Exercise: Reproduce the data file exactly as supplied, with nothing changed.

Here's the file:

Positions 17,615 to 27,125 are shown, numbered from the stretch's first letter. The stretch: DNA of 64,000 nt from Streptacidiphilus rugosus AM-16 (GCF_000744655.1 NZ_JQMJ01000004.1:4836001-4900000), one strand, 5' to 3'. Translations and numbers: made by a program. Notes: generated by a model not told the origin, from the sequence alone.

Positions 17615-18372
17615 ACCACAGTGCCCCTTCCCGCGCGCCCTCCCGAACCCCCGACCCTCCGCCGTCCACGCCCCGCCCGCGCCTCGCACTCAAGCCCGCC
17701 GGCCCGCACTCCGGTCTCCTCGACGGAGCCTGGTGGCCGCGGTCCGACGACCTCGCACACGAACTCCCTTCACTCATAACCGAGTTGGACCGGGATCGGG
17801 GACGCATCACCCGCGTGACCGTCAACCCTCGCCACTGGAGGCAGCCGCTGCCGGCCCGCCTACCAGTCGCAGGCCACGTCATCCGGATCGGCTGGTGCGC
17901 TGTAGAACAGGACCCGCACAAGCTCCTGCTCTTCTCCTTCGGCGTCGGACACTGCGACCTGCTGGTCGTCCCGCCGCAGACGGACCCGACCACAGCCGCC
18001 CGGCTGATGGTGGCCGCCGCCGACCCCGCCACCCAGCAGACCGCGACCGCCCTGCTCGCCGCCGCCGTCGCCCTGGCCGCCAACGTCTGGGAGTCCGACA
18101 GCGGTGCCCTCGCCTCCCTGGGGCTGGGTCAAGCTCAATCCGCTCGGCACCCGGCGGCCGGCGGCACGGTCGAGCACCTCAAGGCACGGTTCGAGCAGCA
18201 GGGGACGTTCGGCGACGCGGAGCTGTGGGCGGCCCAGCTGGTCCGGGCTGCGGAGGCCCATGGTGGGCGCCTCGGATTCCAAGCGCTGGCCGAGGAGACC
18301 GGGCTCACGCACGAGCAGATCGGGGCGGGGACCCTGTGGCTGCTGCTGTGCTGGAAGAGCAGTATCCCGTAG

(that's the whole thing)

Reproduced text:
Positions 17,615 to 27,125 are shown, numbered from the stretch's first letter. The stretch: DNA of 64,000 nt from Streptacidiphilus rugosus AM-16 (GCF_000744655.1 NZ_JQMJ01000004.1:4836001-4900000), one strand, 5' to 3'. Translations and numbers: made by a program. Notes: generated by a model not told the origin, from the sequence alone.

Positions 17615-18372
17615 ACCACAGTGCCCCTTCCCGCGCGCCCTCCCGAACCCCCGACCCTCCGCCGTCCACGCCCCGCCCGCGCCTCGCACTCAAGCCCGCC
17701 GGCCCGCACTCCGGTCTCCTCGACGGAGCCTGGTGGCCGCGGTCCGACGACCTCGCACACGAACTCCCTTCACTCATAACCGAGTTGGACCGGGATCGGG
17801 GACGCATCACCCGCGTGACCGTCAACCCTCGCCACTGGAGGCAGCCGCTGCCGGCCCGCCTACCAGTCGCAGGCCACGTCATCCGGATCGGCTGGTGCGC
17901 TGTAGAACAGGACCCGCACAAGCTCCTGCTCTTCTCCTTCGGCGTCGGACACTGCGACCTGCTGGTCGTCCCGCCGCAGACGGACCCGACCACAGCCGCC
18001 CGGCTGATGGTGGCCGCCGCCGACCCCGCCACCCAGCAGACCGCGACCGCCCTGCTCGCCGCCGCCGTCGCCCTGGCCGCCAACGTCTGGGAGTCCGACA
18101 GCGGTGCCCTCGCCTCCCTGGGGCTGGGTCAAGCTCAATCCGCTCGGCACCCGGCGGCCGGCGGCACGGTCGAGCACCTCAAGGCACGGTTCGAGCAGCA
18201 GGGGACGTTCGGCGACGCGGAGCTGTGGGCGGCCCAGCTGGTCCGGGCTGCGGAGGCCCATGGTGGGCGCCTCGGATTCCAAGCGCTGGCCGAGGAGACC
18301 GGGCTCACGCACGAGCAGATCGGGGCGGGGACCCTGTGGCTGCTGCTGTGCTGGAAGAGCAGTATCCCGTAG